Taking Care Of The Joint

An MMC orthopedic surgeon uses cutting-edge tech to perform a ‘life-changing’ shoulder replacement.
2 Taking Care Of The Joint
Allen Nicholson, M.D., and Barbara Quackenbush


An octogenarian, Barbara Quackenbush thought she’d have to live the rest of her life in excruciating pain after doctors said her shoulder had deteriorated beyond repair. But that’s before she received cutting-edge surgery at Monmouth Medical Center (MMC).

After a long career as a government employee and as an avid bowler, the 84-year-old Toms River resident developed arthritis that, over the years, all but disintegrated the bone and rotator cuff in her right shoulder. This left Quackenbush in constant agony, and seemingly easy tasks—retrieving food from a microwave or moving a car gear shifter, for instance—became impossible, she says.

“It was getting worse and worse,” says Quackenbush. “I could no longer lift my right arm and was doing everything with my left [arm]. Shifting a car from park into drive with your left arm isn’t ideal.”

But fortunes changed last fall when Quackenbush’s physical therapists gave her a business card belonging to Allen Nicholson, M.D., an orthopedic surgeon at MMC and Professional Orthopaedic Associates in Tinton Falls, urging her to contact him. Considering other doctors had told her nothing could improve her condition and cortisone shots weren’t helping, Quackenbush didn’t think much of the therapists’ suggestion—until Dr. Nicholson reached out to her.

“He told me that he could do a replacement and asked me to come in,” she recalls. “At first I thought, ‘I’m 84, I can’t go through surgery.’ I was so skeptical, but I just couldn’t live with the pain anymore. What did I have to lose?”

Dr. Nicholson examined her, inspected her X-rays and decided that she was eligible for a reverse shoulder replacement. A reverse shoulder replacement reverses the normal ball and socket structure and is typically used for patients with irreparable rotator cuffs or bad wear of the bone socket. However, a standard reverse shoulder replacement was not a viable option because so much of the bone in Quackenbush’s shoulder had deteriorated—meaning he would use technology never before used at MMC.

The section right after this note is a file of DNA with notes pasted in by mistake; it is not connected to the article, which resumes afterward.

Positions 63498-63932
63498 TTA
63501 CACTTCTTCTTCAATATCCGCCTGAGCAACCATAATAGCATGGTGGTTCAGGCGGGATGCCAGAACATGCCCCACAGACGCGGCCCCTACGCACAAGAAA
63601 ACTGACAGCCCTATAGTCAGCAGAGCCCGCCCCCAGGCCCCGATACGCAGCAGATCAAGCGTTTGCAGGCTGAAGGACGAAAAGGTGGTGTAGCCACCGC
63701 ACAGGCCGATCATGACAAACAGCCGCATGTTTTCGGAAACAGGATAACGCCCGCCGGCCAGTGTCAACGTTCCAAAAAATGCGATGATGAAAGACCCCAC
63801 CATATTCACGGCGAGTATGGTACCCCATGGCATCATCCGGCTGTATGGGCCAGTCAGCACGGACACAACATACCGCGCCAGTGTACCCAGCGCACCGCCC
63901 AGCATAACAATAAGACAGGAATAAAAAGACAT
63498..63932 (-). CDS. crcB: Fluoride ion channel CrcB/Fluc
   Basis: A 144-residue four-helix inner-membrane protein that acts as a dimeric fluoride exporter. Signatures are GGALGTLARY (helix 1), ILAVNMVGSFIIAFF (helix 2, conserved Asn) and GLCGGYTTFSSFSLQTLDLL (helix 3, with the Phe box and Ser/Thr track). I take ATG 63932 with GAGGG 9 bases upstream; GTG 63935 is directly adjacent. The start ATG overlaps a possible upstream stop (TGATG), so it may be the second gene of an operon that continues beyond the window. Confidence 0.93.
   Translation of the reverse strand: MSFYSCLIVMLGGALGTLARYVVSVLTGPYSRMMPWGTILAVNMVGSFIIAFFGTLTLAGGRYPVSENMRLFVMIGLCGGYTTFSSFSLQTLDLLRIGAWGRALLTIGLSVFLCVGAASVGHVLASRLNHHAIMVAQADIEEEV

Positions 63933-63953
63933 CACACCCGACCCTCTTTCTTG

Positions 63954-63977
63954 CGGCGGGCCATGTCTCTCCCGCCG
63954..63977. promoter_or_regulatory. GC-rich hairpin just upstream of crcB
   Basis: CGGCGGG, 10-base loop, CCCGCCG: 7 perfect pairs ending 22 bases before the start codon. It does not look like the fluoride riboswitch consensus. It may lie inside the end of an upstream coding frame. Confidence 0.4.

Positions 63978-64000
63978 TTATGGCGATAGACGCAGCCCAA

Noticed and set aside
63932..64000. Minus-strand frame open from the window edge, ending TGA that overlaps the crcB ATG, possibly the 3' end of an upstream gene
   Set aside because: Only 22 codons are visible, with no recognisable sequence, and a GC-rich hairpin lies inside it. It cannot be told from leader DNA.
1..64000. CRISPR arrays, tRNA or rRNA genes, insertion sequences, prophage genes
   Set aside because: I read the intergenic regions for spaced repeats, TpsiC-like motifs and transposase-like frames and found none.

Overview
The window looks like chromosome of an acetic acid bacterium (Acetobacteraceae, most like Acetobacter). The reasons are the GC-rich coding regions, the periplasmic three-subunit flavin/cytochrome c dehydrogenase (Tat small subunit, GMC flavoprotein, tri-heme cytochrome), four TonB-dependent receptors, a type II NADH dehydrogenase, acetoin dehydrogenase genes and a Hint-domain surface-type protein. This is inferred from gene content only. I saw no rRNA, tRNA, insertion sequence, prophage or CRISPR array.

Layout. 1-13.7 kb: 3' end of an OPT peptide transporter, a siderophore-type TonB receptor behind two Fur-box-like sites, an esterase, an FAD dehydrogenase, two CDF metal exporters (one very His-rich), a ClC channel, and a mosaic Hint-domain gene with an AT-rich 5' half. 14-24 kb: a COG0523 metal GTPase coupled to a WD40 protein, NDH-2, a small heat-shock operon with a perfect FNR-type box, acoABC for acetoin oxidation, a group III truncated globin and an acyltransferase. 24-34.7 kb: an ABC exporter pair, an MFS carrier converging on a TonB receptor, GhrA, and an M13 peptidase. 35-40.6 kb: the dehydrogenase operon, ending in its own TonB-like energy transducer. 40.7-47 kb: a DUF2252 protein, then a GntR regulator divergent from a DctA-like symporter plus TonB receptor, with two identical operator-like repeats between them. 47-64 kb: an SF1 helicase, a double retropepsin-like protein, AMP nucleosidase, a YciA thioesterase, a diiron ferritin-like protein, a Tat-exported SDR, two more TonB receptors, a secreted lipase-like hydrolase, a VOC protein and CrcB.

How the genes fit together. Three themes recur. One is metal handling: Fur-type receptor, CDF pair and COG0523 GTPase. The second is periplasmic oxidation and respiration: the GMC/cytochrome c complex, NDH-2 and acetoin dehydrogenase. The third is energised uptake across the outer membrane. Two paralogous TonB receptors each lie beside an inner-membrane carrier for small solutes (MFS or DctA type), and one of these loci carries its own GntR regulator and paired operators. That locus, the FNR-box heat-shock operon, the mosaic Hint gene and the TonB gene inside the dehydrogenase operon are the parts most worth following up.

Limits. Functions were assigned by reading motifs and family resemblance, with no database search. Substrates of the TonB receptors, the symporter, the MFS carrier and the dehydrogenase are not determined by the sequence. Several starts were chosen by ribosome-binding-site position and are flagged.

“The arthritis wore down the shoulder for so long that there was barely any socket left,” Dr. Nicholson says. “There just wasn’t enough bone for standard implant fixation.”

The key was to affix the shoulder implant in exactly the right spot for “good bony contact,” the doctor notes. “If I didn’t get exactly the right spot and depth, I would not get enough fixation and the shoulder replacement would fail.” To find the perfect spot, Dr. Nicholson performed a CT scan on Quackenbush’s shoulders and uploaded the images to 3D computer planning software.

“This showed us the bony wear in great detail and allowed us to move the scapula around to look at the socket wear from different angles,” he says. “The software also lets us place components for the reverse shoulder replacement and see how they fit into the bone. We were able to use augmented implants, implants that have extra metal wedges on the back of them to replace the bone that was missing.”

The final step was to create a model of the shoulder using a 3D printer and a custom guide to place the components during the surgery.

“Everything went according to plan,” Dr. Nicholson says. “These high-tech tools have only become available in the last few years. I received extensive training with them during my shoulder fellowship at Hospital for Special Surgery.”

Quackenbush underwent surgery on Nov. 26 and barely had any pain when she woke up after the procedure. “I thought, ‘OK, it’s just the pain medication that’s blocking the pain’,” she says, “but the pain blockers ended a day later and I still didn’t feel any pain in my shoulder.” She went home shortly after the surgery and began physical therapy, going twice a week for three to four weeks—without pain and with improving motion.

Dr. Nicholson notes that Quackenbush is now raising her arm over her head, about 150 degrees. “This is probably more movement than she’s had in 20 years,” he says.

The range of motion has surprised Quackenbush and her therapists.

“After a month and a half of therapy, they could not believe what I was doing with my arm,” she says. “I can drive again, I can go to the store and my appointments.”

“I’m still building the muscle in my arm, so I can’t push a vacuum yet,” she continues. “But by fall, I’ll be bowling again.”

To learn more about programs and services at Monmouth Medical Center, visit rwjbh.org/monmouth.

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